Here are some things to remember:

  • When you begin the process of surveying the congregation, know what you are looking for. Although an expansive, all-inclusive survey can generate reams of useful insights, it is much harder to craft all that disparate information into a useful to-do list.  An alternative strategy is to conduct a series of surveys that break out individual ministry areas (e.g. worship, missions, Christian education, etc.)  Here’s a link to the United Methodist News Service’s tips on formulating survey questions.
  • Leverage technology. There are so many available tools, such as Survey Monkey, that make it easy to set up interactive surveys and then slice and dice the results in many useful ways.  Social media can be a great tool for popping up individual breakout questions, as well as linking people to online surveys.  Be sure whatever you do is smartphone friendly.  And be sure to retain an old school paper version for the non-tech-savvy (or do something fun like have a table set up with high-schoolers with laptops to aid the older folks one Sunday morning).
  • Have a distinct plan for how will you communicate the results of your survey process and how you will move forward with using those results to help craft or fine tune the vision for your ministry. It is discouraging for survey participants to enthusiastically and honestly communicate their impressions, only to feel like nothing useful happened with that information.  Conversely, it is empowering for them to feel like valued participants in a process they can see clearly moving forward with direction.

Of course, let me emphasize my firm belief that vision comes from prayer and seeking God’s will for a ministry.  This is almost never the result of a focus group. People, when asked if they would like an alternative worship time option, notoriously request something like a Saturday night worship service that they then realize they don’t actually want to attend once you’ve spent months and thousands of dollars setting it up—oops! Passionate vision almost always rises from an inspired individual or small group of leaders who are moved by the Holy Spirit and then inspire others to support their vision.  Jesus certainly never had the disciples conduct or hold a focus group asking the people of Jerusalem to rate his sermons on a scale of 1-10.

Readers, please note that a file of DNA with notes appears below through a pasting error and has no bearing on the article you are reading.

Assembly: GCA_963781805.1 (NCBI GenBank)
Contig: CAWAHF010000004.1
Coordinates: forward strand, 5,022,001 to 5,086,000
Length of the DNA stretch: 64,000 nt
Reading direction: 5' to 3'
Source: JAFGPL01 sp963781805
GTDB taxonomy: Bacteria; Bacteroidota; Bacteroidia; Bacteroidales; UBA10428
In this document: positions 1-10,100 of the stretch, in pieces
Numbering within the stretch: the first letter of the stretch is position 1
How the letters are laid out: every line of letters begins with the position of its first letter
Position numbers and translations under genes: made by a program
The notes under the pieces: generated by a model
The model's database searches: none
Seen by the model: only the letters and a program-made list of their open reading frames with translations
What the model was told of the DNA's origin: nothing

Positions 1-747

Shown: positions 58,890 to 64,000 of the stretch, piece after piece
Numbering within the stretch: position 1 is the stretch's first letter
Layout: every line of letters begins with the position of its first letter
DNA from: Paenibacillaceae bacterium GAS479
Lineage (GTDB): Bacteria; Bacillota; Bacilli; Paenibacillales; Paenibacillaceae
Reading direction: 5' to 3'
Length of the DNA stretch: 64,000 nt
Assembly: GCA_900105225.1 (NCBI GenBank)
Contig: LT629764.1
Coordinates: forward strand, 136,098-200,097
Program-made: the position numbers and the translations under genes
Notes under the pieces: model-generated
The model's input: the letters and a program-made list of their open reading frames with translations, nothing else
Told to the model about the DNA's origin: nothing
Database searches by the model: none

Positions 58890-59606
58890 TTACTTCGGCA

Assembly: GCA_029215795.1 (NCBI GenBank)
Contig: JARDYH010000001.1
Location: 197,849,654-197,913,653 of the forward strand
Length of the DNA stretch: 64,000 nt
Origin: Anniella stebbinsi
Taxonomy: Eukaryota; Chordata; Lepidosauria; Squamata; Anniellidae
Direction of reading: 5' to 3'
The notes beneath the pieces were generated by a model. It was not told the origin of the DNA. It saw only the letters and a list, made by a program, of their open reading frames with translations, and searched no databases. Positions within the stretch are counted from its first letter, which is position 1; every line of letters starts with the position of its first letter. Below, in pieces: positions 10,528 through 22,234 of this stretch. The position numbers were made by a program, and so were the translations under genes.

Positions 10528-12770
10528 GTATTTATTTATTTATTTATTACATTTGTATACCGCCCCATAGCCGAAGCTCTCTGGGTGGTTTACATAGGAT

What Jesus and the disciples did do was work out of an intense connection to their immediate community.  This was a more natural process in the days before people moved across the country at will.  Now we have to be more intentional about those community connections.  That is part of what our Connect!  and Connect! for Individuals and Small Groups are designed to do, to help you forge the kind of community connections that enable you to really understand what the needs of the community are and how your congregation can help address them.  Surveys can be helpful in establishing a direction, in refining a general vision (by seeking answers to precise questions) and especially by establishing a clear understanding of whether people’s needs are being met and stated goals are being achieved.

What are some of your own experiences in utilizing surveys, focus groups, and opportunities for feedback?  Share your inspirations and your disaster stories in the comments section.